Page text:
Designing, building and testing a robot allows students to utilize a variety of STEM skills on an exciting, hands-on project that has the potential to be life-changing. Robotic technology is a frontrunner of STEM education that consists of multidisciplinary subjects based on science, math and engineering.

Sean Harrison, a senior in Mechanical Engineering and project lead said, “The Rover Sub project is an excellent opportunity to apply our coursework to the exciting world of engineering. It also provides an industry-like environment to practice teamwork, creativity and problem-solving skills.”

Dr. Lee has been advising mechanical and manufacturing student teams to build the hull and frame as senior capstone projects, and computer and software teams for their junior project. Included in the project scope is support for the Autonomous Unmanned Vehicle Systems and Intelligent Robotics (AUVSIR) team, which competes each year in a national student robotic competition with their RoboSub.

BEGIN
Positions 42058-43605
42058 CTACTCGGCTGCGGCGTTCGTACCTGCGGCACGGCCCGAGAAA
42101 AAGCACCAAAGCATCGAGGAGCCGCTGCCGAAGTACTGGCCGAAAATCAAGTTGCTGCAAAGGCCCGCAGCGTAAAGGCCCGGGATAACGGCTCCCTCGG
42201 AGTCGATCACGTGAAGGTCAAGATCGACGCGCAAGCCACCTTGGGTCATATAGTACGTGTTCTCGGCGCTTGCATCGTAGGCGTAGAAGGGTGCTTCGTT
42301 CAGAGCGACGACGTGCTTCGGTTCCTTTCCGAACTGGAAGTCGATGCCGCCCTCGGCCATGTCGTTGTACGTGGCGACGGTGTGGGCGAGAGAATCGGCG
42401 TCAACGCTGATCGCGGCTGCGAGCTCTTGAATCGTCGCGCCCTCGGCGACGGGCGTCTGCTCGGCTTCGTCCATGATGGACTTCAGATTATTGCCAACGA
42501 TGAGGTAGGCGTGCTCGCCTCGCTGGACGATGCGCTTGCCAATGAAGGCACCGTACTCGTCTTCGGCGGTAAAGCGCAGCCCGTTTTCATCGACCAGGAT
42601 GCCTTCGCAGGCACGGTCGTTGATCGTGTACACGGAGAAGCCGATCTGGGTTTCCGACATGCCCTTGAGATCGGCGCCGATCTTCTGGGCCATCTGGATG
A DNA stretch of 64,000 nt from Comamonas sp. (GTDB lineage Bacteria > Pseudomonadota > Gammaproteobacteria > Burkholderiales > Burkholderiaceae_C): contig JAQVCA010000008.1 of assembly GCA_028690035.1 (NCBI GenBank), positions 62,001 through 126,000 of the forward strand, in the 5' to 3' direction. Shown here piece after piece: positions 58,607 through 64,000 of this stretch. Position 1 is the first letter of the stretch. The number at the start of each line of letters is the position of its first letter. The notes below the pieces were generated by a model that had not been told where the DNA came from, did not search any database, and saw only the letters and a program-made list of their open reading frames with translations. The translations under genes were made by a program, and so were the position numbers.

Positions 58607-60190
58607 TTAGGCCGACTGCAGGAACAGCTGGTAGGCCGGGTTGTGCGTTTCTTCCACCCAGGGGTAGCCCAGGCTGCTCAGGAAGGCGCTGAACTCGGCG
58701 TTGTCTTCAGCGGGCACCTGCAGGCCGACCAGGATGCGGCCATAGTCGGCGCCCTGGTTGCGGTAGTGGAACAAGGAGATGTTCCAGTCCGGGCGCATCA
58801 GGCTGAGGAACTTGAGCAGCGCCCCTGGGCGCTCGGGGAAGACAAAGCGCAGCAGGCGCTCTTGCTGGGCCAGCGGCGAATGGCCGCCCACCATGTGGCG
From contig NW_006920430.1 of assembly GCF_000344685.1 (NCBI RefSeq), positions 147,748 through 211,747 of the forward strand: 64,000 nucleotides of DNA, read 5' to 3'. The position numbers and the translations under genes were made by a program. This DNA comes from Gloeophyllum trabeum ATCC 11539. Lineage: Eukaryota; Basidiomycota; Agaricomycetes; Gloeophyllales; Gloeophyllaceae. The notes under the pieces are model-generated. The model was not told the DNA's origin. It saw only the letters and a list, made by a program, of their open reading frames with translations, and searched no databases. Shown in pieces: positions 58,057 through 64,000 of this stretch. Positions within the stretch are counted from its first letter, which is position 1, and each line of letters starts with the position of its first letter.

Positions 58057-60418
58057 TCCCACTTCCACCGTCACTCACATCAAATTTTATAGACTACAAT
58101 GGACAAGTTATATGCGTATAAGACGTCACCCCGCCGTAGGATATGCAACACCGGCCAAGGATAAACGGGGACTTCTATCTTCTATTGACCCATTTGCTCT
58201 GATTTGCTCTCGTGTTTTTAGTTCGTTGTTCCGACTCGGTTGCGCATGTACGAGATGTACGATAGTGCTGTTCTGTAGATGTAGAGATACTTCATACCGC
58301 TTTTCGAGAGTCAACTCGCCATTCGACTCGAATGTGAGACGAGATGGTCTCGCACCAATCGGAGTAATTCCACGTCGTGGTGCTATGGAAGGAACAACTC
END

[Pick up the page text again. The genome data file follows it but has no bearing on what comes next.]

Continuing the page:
JAWS vs Rover SUB

Moises Cobian, another Mechanical Engineering senior and project lead also shared, “Working on the Rover Sub as part of our senior project has been a crucial part of the learning process. The theory and hands-on applications taught at Oregon Tech have and continue to test our team during the completion of the RoboSub. Running into problems has been the best part. These are real-life situations that we will come across as engineers and with a solid team and engineering foundation with STEM disciplines; we are prepared for what’s next.”